There are few things more encouraging than watching an old, blind three-legged dog bounce around like a furry tripod, slobbering on itself and wheezing, completely unfazed by its own flatulence. It causes one, at least in my case, to look inward. How can I dwell on my little problems when that dog, off-balance and addled, believes there’s nothing wrong with this glorious world?
I saw that three-legged dog in a park last week and wondered why it made me smile. If you think about it, it could be sad, but with dogs it’s not. That’s what I love about dogs, along with their companionship and entertainment value. They are happy – happy to love you, to repeatedly retrieve a stick, to eat that bland food you put in their bowl. My dog, Penny, is my only roommate and though she doesn’t pay rent, I forgive her. She’s the best roommate I could ask for, hair shedding issues and all.
Penny comes to the Beacon office with me everyday. Since she began accompanying me, I no longer receive greetings from coworkers in the morning. All attention is directed to my hairy quadruped friend. She returns the greetings, giddily wagging her tail and sniffing everybody until she’s bored with the formalities. Then she beds down and snores for the rest of the day.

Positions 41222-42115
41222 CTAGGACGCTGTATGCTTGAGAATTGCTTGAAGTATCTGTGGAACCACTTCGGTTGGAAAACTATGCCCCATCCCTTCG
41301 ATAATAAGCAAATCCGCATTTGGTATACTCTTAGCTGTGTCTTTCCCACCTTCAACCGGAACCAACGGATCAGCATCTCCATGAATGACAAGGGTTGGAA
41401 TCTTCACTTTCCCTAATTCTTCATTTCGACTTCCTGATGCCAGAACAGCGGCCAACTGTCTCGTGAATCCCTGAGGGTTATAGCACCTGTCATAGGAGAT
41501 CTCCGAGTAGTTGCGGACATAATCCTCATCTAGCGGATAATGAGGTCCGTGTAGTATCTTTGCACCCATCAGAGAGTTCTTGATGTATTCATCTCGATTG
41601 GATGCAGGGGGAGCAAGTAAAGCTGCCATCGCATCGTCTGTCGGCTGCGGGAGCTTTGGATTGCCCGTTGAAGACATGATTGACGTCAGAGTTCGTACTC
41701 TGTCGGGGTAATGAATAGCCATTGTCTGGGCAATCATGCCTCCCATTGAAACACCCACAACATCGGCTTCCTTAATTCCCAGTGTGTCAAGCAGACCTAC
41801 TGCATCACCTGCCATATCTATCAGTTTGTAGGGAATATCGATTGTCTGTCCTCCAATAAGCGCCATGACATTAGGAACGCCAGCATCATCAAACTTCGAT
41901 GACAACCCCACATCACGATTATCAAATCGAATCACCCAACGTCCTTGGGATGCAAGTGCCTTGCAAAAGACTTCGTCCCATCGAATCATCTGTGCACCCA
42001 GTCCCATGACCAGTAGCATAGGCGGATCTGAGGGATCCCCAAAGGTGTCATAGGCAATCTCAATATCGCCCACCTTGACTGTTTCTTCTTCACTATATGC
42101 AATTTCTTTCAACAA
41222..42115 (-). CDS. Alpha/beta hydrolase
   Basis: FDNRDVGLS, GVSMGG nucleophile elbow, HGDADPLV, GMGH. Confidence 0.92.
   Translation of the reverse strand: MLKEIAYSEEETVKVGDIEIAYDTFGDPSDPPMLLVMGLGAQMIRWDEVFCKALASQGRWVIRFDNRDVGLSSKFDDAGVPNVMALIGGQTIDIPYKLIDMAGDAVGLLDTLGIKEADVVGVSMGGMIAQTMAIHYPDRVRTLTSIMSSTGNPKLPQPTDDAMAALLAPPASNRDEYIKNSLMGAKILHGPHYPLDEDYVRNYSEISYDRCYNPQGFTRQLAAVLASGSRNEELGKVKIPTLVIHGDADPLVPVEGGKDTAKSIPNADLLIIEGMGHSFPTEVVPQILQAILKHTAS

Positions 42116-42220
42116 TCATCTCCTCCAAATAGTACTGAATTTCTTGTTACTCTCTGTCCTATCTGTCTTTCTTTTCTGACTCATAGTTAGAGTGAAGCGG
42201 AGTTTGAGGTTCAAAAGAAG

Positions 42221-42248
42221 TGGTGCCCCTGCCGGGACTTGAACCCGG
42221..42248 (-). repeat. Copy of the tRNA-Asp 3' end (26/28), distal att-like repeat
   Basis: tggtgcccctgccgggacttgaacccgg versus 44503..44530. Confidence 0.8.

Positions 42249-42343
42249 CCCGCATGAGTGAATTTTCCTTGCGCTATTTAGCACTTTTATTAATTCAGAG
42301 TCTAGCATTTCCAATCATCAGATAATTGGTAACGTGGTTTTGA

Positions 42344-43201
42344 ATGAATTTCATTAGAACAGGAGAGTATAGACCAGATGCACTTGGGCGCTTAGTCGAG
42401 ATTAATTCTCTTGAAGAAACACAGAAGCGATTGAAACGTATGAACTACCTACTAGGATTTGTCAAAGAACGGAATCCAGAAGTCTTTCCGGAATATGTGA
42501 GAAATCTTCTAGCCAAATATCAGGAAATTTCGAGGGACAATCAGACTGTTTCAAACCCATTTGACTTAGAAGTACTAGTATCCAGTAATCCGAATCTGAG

Sometimes I catch Penny staring at me. When I return the stare she perks up, bristles slightly and then returns to her sleeping position. I never understand these exchanges, but I believe she wants to say something like, “What are you looking at?” or, “Food, food, sleep, food, food, sleep, uh-oh, time to go outside.”
Penny is getting strange in her old age. Whereas rawhide dog bones used to be chewable pleasures, now they are just things to bury in the yard. I even threw her a piece of pizza crust, which I don’t do often, and she immediately took it outside and placed it next to her other underground stowaways. She returned with a brown nose and a swagger that said, “Go ahead; try to find it.”
Perhaps the hardest thing for Penny to understand about me is my continual insistence on picking up the landmines she plants in the yard. Penny is a large yellow Labrador retriever and she leaves large deposits. She watches me from a couple feet away, with her head tilted and her ears perked, truly baffled. In those moments, I think she loses a little faith – she realizes that her owner, to whom she has entrusted her life, voluntarily and habitually touches what she understands should be avoided by all means.
But even in moments of confusion, when I bewilder Penny with my cleaning habits or when she does her curious food-burying routine, I find her inspiring in a simple way. Penny’s always happy, just like that three-legged dog is, so I should at least try to be too.
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